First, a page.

Your procedure will take about one to three hours. You'll leave your family 30-60 minutes before your surgery and they will be able to see you when you are settled in recovery about one hour after your procedure is complete. Your family will be informed of your progress. They can wait for you in the Surgery Waiting Room.
Before Your Procedure
Some patients are already in the hospital the night before surgery while others come in the morning of surgery. Regardless of where you spend the night, preparation will be the same.
The risks and benefits of the procedure will be explained to you by your physician prior to its beginning.
• Come prepared to spend the night.
• Arrange for someone to drive you home.
• Shower the night before your surgery.
• Do not eat or drink anything after midnight the evening before your surgery.
• Take medications if directed to do so by your doctor.
• If you are diabetic, consult your doctor about taking your insulin.
• If you take Coumadin, Plavix, aspirin, or herbal products your doctor may discontinue them several days before your surgery.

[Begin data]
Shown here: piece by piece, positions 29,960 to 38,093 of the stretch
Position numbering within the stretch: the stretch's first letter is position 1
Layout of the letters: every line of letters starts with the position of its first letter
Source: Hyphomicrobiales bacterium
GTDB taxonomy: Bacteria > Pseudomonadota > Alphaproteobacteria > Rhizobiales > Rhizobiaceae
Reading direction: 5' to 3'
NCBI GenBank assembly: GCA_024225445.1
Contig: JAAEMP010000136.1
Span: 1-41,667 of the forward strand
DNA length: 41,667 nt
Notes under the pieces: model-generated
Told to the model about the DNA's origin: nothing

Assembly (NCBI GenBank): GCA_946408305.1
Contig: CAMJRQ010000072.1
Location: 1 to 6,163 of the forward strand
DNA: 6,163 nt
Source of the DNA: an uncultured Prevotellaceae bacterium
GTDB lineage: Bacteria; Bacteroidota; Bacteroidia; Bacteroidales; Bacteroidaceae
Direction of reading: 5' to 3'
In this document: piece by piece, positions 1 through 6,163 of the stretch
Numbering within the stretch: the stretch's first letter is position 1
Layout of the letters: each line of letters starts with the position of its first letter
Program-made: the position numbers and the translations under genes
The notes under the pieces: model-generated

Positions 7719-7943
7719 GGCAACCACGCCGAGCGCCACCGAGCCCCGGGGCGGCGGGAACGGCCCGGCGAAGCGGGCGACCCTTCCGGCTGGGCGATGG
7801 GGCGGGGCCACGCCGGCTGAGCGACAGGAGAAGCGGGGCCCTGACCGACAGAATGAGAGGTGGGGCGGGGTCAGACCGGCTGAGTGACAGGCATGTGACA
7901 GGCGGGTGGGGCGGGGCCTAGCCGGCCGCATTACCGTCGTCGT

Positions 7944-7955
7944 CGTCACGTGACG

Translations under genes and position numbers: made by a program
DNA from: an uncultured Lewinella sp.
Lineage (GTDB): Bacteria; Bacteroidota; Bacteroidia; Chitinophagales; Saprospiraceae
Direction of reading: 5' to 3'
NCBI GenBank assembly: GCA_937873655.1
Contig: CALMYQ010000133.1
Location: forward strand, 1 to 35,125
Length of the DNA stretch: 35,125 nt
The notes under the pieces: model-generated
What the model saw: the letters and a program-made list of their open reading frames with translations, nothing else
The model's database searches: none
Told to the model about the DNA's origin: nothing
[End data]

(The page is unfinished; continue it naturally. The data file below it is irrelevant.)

Preparing for your Procedure
• You may have a blood test, a urinalysis and possibly a chest x-ray.
• Your nurse will start an I.V.
• You may be given a sedative to help you relax.
During Your Procedure
ICDs and pacemakers are generally implanted in the right or left upper chest area, just below the collarbone, or in your abdominal area. The decision is based on your size and shape, whether or not you have already had chest
surgery and what is safest for you.
In the operating room, you may notice that it is cold and very bright.
You will be given a local anesthetic to numb the skin.
I.V. sedation will also be given.
Your surgeon will make a small incision to create a "pocket" for the generator (battery) to sit in.
X-ray will be used to guide long, flexible wires or leads into a vein in the upper chest. The leads will then be threaded through the vein to the chambers of the heart. The tip of each lead rests directly against the inner heart wall.
After careful positioning, the leads will be connected to the generator and tested. The generator will be programmed for your heart's specific needs.
The incision will be closed and covered with a sterile dressing.
After Your Procedure
After your surgery, you will be moved to the recovery room and then to the Progressive Care Unit (PCU).
Your heart rate, rhythm, blood pressure and incision site will be carefully monitored.
It is normal to have some pain around the incision. Please notify your nurse of any discomfort you may have. You may have medication for anxiety, restlessness, pain and general discomfort.
Your arm will be placed in a sling after the procedure. Do not attempt to raise your arm above shoulder level on the affected side.